I'm positive the police officer simply lied about the field test, although it is possible it could have been a false positive. However, why didn't this guy get a trial for 3 months to prove his innocence? I'm assuming he could not afford a lawyer, so isn't the state obligated to provide him one?

Oh, he supposedly 'waived his miranda rights'. How convenient.


Yeah, none of this adds up. And it's scary because I used to live right outside Kissimmee, and there's a good chance I could have run into that same crooked cop.



posted on Aug, 20 2009 @ 01:03 PM
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Sooo, the old candy coated crack routine eh? You gotta hand to to these people, such as some cops who will do anything to bust someone. Makes me wonder if the cop swallowed the real drugs instead. D'OH


Were these tic tacs or little altoids?
altoids are far more potent...street mints.



posted on Aug, 20 2009 @ 01:36 PM
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Doesn't anyone find it suspicious that this looks like such an obvious, blatant violation of civil rights? Like the police can't tell the difference between mints and crack coc aine? Like, the police are such idiots that they simply cannot distinguish the two? We all know crack has that minty fresh smell, right?

The field test for coc aine is not 100% reliable. In fact, no test is, but the field test is nothing more than a preliminary quick test. If it gives a positive reading, there is cause to hold the guy, pending a more definitive test. That takes more time. If the guy can't make bail, he sits in jail awaiting the test results or his trial. Harsh, but that's how it works.

Sure, this cop might have been trying to nail the guy for drugs for no reason. But it's more likely that he figured the guy ate some crack (after the cop thought he witnessed a sale), then chased it with mints to hide the fact. Who knows? The point is, it wasn't altogether unreasonable, given the circumstances, for the cop to suspect some sort of drug possibility.

Once the field test showed positive, everything else more or less falls into place. Many of us, spending three months in jail, would lose everything. We'd lose our jobs and be evicted, etc. I'm not sure about the car. I don't see how that was legally auctioned off, since the guy hadn't been convicted of a crime. Possibly it had to do with the parking laws.

To be honest, I'm not even sure this guy has a legitimate cause of action here. I'm not convinced the police did anything outside the law.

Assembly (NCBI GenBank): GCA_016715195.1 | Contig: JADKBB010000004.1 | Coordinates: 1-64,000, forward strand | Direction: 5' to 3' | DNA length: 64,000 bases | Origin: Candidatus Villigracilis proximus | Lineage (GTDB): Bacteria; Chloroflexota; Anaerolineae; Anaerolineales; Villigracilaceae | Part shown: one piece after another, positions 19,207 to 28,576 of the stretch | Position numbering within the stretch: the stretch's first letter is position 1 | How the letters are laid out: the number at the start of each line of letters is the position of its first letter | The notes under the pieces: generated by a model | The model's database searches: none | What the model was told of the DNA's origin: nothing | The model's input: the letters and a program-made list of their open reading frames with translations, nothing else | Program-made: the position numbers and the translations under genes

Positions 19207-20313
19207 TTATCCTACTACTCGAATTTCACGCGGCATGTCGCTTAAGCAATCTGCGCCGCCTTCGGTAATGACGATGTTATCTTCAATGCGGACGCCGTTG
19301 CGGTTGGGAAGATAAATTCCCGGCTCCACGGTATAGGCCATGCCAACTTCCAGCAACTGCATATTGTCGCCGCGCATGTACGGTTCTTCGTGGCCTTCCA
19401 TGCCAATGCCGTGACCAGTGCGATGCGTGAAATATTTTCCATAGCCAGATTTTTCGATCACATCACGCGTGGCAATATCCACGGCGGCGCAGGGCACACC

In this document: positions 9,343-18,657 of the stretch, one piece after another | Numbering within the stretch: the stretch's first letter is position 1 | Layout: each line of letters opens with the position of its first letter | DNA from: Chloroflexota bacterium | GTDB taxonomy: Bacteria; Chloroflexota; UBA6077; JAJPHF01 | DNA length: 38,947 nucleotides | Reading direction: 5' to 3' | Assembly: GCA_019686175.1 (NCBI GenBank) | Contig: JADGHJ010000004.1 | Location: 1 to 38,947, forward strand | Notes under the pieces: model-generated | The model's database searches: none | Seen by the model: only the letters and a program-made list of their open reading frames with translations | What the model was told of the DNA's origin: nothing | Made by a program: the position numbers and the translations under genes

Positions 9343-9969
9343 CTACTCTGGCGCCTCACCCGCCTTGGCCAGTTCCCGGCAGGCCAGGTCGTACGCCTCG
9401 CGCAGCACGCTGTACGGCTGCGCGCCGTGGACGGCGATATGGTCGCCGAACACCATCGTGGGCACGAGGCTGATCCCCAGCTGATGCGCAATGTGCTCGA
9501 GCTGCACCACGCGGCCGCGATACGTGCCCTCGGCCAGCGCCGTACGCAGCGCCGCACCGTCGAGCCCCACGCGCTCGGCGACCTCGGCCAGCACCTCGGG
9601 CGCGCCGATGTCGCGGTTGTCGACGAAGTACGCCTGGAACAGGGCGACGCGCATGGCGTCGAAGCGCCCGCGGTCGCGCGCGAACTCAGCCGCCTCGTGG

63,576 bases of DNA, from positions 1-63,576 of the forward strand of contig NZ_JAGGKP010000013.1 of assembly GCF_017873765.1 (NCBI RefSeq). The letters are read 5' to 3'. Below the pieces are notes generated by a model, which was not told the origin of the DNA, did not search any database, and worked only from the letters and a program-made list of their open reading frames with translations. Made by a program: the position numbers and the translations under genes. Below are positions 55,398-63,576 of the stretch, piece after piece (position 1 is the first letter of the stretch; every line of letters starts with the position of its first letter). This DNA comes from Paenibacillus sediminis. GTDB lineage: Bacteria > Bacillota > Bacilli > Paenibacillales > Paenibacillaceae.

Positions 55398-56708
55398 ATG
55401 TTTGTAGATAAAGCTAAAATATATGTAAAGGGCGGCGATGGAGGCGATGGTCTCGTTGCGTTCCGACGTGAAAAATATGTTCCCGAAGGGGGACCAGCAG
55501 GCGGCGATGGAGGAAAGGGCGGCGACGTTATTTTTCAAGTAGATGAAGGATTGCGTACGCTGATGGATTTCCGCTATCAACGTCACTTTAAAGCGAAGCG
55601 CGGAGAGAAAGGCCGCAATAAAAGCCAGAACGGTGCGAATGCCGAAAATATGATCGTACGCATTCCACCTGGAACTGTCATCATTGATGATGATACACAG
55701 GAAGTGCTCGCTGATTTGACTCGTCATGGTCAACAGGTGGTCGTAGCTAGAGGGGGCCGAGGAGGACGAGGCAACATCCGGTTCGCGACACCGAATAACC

posted on Aug, 20 2009 @ 01:49 PM
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Originally posted by chiron613
Doesn't anyone find it suspicious that this looks like such an obvious, blatant violation of civil rights? Like the police can't tell the difference between mints and crack coc aine? Like, the police are such idiots that they simply cannot distinguish the two? We all know crack has that minty fresh smell, right?

The field test for coc aine is not 100% reliable. In fact, no test is, but the field test is nothing more than a preliminary quick test. If it gives a positive reading, there is cause to hold the guy, pending a more definitive test. That takes more time. If the guy can't make bail, he sits in jail awaiting the test results or his trial. Harsh, but that's how it works.

Sure, this cop might have been trying to nail the guy for drugs for no reason. But it's more likely that he figured the guy ate some crack (after the cop thought he witnessed a sale), then chased it with mints to hide the fact. Who knows? The point is, it wasn't altogether unreasonable, given the circumstances, for the cop to suspect some sort of drug possibility.

Once the field test showed positive, everything else more or less falls into place. Many of us, spending three months in jail, would lose everything. We'd lose our jobs and be evicted, etc. I'm not sure about the car. I don't see how that was legally auctioned off, since the guy hadn't been convicted of a crime. Possibly it had to do with the parking laws.

To be honest, I'm not even sure this guy has a legitimate cause of action here. I'm not convinced the police did anything outside the law.


So he's guilty until proven innocent, right?

This is not only police corruption, it is tyranny!